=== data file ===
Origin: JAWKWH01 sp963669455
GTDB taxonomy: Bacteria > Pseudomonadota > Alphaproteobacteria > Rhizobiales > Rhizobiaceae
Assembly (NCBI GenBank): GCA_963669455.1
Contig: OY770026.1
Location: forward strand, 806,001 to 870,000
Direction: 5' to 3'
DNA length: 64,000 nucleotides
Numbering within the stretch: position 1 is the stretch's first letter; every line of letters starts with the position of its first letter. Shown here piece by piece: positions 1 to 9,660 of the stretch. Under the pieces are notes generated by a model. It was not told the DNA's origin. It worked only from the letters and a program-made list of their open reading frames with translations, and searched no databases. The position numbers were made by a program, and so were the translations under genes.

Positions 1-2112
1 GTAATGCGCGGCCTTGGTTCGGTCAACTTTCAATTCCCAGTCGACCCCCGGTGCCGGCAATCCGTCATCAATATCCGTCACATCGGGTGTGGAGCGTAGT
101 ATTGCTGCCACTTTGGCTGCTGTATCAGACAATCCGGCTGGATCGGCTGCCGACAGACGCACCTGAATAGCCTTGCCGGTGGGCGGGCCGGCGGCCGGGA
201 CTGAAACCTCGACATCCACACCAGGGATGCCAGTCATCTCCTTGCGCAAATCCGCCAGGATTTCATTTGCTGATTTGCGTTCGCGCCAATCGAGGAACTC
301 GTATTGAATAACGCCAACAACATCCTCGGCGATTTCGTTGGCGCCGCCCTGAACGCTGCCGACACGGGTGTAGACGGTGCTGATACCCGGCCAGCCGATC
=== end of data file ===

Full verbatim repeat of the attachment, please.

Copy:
Origin: JAWKWH01 sp963669455
GTDB taxonomy: Bacteria > Pseudomonadota > Alphaproteobacteria > Rhizobiales > Rhizobiaceae
Assembly (NCBI GenBank): GCA_963669455.1
Contig: OY770026.1
Location: forward strand, 806,001 to 870,000
Direction: 5' to 3'
DNA length: 64,000 nucleotides
Numbering within the stretch: position 1 is the stretch's first letter; every line of letters starts with the position of its first letter. Shown here piece by piece: positions 1 to 9,660 of the stretch. Under the pieces are notes generated by a model. It was not told the DNA's origin. It worked only from the letters and a program-made list of their open reading frames with translations, and searched no databases. The position numbers were made by a program, and so were the translations under genes.

Positions 1-2112
1 GTAATGCGCGGCCTTGGTTCGGTCAACTTTCAATTCCCAGTCGACCCCCGGTGCCGGCAATCCGTCATCAATATCCGTCACATCGGGTGTGGAGCGTAGT
101 ATTGCTGCCACTTTGGCTGCTGTATCAGACAATCCGGCTGGATCGGCTGCCGACAGACGCACCTGAATAGCCTTGCCGGTGGGCGGGCCGGCGGCCGGGA
201 CTGAAACCTCGACATCCACACCAGGGATGCCAGTCATCTCCTTGCGCAAATCCGCCAGGATTTCATTTGCTGATTTGCGTTCGCGCCAATCGAGGAACTC
301 GTATTGAATAACGCCAACAACATCCTCGGCGATTTCGTTGGCGCCGCCCTGAACGCTGCCGACACGGGTGTAGACGGTGCTGATACCCGGCCAGCCGATC